How Medical Misogyny Fails Patients Who Report Pain

Gabrielle Jackson's book Pain & Prejudice details how medical providers failed her as she tried to get answers about her pain.

[PHOTO: Dark-skinned woman sits on couch with hand on her side and winces in pain]
"I think that it is a deliberate strategy in the oppression of women, to deliberately not teach us about our body, to not let us know what is normal," Gabrielle Jackson said. Shutterstock

Gabrielle Jackson’s endometriosis journey started like most: with excruciating and debilitating periods, pain that lasted throughout the month, and a doctor who didn’t believe her.

After years of this, Jackson was diagnosed with endometriosis—a chronic reproductive health condition that can cause pain, organ dysfunction, fatigue, and infertility. It’s estimated that 1 in 10 people assigned female at birth will be diagnosed with it in their lifetimes, but the actual incidence is probably higher as diagnosis is a fraught process that can take a decade or more for most patients.

Jackson is the author of Pain & Prejudice, which explores the way medicine fails people assigned female at birth. Her book, which came out in North America last month, paints a startling picture of what is a near-universal experience for patients: minimized pain, delayed diagnoses, and a lack of understanding of our own bodies as the result of patriarchal norms in sexual and reproductive health education.

Rewire News Group spoke with Jackson about medical misogyny and what endometriosis patients really need from providers. The interview has been edited for length and clarity.

Rewire News Group: Can you tells us a little bit about your endo journey? When did you start becoming conscious that misogyny was impacting your care?

GJ: It took me a really long time to work that out. I had, probably starting from about 14 or 15, really severe period pain and bouts of fatigue. I was diagnosed with chronic fatigue syndrome when I was 17, but no one ever addressed the period pain and I just kept getting worse. I’d have vomiting and diarrhea with my period pain, back pain would last well beyond the period, and I just couldn’t move. It was so excruciating, I would be off school every month, off uni, and typically I just went to my [general practitioner], who was a woman who had told me for years, “Look some women just get period pain, you have to put up with it.” And I said, I’m not putting up with it anymore, please refer me to a gynecologist—I don’t know anyone else who suffers like this. And, with luck, the gynecologist she referred me to was an endometriosis specialist, and I think I was talking for about 30 seconds and he said, “I think you probably have endometriosis.” He was an excision surgeon, so I had really good surgery, and I did feel better for a long time. But what I didn’t know is the fatigue and the bowel problems and the back pain and all these other things that made me feel so weak were all related to endometriosis. And that took me another almost 20 years to figure out.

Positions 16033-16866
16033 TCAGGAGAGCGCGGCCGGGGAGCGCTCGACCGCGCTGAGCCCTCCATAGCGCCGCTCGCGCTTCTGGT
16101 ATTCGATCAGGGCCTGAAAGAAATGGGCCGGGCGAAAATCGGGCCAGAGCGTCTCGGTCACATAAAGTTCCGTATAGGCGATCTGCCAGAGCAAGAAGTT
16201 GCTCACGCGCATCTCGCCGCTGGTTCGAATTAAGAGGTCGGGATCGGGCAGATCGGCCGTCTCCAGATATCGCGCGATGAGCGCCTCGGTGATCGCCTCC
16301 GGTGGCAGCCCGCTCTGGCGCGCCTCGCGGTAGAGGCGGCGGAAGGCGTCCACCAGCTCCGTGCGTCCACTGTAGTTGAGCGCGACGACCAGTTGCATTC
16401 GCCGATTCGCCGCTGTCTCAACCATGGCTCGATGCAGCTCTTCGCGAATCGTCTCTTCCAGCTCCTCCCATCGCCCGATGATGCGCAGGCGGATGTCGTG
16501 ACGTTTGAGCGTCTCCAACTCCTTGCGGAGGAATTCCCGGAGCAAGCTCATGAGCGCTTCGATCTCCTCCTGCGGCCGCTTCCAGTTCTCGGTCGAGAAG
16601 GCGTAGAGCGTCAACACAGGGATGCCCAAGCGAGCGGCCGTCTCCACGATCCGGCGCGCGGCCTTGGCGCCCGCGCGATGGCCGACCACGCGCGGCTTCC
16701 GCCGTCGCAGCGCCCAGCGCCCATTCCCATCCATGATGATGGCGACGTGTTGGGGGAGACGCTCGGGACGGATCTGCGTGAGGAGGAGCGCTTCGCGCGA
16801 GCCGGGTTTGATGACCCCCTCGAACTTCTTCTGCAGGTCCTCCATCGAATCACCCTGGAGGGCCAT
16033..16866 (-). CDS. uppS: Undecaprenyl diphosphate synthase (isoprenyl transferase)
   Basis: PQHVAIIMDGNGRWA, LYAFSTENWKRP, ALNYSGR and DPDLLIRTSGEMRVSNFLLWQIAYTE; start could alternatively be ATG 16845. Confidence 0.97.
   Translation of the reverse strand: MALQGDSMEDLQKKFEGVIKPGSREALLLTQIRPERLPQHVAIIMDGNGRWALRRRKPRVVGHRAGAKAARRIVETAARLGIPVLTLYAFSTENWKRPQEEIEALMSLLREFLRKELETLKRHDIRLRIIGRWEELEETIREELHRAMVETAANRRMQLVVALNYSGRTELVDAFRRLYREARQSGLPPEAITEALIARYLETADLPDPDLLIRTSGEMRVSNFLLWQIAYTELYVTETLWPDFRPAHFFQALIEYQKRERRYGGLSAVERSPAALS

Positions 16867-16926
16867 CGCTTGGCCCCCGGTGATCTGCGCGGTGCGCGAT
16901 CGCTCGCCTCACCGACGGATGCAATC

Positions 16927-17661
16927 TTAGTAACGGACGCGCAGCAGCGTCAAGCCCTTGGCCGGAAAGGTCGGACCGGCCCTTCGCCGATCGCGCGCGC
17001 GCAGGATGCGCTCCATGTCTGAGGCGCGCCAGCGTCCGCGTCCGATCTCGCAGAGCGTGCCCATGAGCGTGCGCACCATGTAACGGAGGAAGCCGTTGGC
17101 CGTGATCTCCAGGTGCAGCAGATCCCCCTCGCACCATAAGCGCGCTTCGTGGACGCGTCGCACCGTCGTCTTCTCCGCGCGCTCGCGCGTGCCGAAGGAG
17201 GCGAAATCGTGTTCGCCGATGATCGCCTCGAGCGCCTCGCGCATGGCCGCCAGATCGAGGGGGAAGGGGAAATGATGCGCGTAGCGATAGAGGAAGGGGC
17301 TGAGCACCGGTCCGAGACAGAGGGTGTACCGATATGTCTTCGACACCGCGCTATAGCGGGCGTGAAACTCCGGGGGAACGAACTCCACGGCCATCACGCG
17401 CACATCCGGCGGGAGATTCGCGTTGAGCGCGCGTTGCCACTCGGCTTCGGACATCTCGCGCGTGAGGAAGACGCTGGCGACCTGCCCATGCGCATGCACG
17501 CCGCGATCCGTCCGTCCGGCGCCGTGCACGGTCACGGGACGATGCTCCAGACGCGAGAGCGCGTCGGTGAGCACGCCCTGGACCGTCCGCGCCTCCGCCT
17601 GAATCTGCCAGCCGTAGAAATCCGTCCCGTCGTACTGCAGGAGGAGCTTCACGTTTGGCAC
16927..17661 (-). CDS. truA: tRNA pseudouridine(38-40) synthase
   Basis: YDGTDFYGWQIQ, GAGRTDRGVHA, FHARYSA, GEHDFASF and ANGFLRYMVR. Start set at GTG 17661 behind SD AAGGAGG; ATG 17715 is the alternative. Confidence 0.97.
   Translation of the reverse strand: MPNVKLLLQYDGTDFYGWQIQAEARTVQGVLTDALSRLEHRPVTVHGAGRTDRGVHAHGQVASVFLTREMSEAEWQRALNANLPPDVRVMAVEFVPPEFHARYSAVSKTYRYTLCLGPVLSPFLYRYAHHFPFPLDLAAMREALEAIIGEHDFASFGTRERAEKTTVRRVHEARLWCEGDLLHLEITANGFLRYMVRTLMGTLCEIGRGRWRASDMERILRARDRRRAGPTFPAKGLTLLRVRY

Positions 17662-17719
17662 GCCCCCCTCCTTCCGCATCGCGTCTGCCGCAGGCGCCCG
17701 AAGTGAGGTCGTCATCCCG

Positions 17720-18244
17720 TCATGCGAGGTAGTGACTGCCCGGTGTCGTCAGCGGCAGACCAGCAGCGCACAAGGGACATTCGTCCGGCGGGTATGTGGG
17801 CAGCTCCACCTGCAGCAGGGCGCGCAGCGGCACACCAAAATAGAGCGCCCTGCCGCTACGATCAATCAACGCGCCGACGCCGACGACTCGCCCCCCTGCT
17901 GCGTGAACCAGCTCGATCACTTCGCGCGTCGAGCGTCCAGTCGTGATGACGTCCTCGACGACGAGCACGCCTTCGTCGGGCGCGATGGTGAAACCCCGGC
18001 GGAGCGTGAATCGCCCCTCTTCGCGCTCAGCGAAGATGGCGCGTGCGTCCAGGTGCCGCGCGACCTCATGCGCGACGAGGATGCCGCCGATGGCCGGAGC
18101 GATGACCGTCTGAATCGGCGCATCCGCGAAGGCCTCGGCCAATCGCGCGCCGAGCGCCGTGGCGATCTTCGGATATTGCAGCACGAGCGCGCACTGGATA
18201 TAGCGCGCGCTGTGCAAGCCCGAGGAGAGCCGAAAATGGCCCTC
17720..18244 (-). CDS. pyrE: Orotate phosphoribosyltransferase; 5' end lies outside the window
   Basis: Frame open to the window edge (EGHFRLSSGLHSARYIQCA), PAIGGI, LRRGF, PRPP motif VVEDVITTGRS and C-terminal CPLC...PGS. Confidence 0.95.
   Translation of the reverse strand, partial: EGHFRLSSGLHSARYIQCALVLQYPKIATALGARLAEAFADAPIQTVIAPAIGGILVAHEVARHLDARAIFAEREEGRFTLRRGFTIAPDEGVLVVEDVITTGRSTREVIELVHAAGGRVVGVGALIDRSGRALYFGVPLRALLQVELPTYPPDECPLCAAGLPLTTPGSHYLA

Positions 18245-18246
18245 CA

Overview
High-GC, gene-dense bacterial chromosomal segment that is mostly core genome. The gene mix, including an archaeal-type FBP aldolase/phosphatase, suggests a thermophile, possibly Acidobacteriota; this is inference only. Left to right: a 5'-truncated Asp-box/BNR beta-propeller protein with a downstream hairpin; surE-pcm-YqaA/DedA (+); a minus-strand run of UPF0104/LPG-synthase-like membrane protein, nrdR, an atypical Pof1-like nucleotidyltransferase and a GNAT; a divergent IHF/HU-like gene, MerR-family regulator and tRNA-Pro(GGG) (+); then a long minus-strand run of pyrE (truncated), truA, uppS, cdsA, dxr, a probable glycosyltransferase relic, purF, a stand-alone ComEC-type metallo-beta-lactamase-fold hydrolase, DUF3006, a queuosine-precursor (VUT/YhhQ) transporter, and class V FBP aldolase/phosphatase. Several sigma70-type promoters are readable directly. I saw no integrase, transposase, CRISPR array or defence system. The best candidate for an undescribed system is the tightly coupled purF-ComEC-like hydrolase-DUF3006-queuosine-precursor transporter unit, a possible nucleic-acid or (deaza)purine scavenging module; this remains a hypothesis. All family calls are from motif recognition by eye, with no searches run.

And you know what really pissed me off? I had been allowed to think of myself as a weak and inferior person because medicine did not understand this very common disease. There’s a public health researcher who always says to me, “The price of success in medicine is conformity.” And that explains so much. The prevailing wisdom about women with chronic pain is that they are hysterical, so that’s the conformity that is rewarded when it comes to patients like us.

In your book, you talk about attending a conference on endometriosis and having that be the first time you were really familiarized with your own reproductive health. Why do you think it takes this catastrophic event in our lives for people assigned female at birth to be familiarized with their own bodies?

[PHOTO: Green book cover of Pain and Prejudice]
Courtesy of Gabrielle Jackson
GJ: I think that it is a deliberate strategy in the oppression of women, to deliberately not teach us about our body, to not let us know what is normal, to create such stigma and taboos that we can’t even talk about it with each other, to make us ashamed to talk about things like natural bodily functions like menstruation. We are not even really allowed to talk about sex.

You know, I read a statistic that almost a third of women have painful sex constantly through their lives. A third of women aren’t even enjoying sex, and the world is still reproducing! What the fuck is going on? And you don’t just want to go, ‘Oh, the patriarchy,’—it feels so lazy. But I can’t think of any other reason why girls would not be told the names of biological anatomy in school. Why do we not know that? Why was I never taught that the labia grows during puberty? Why didn’t I know that, you know? I just don’t understand. There’s no good reason that we should be trained from such a young age to be so ashamed.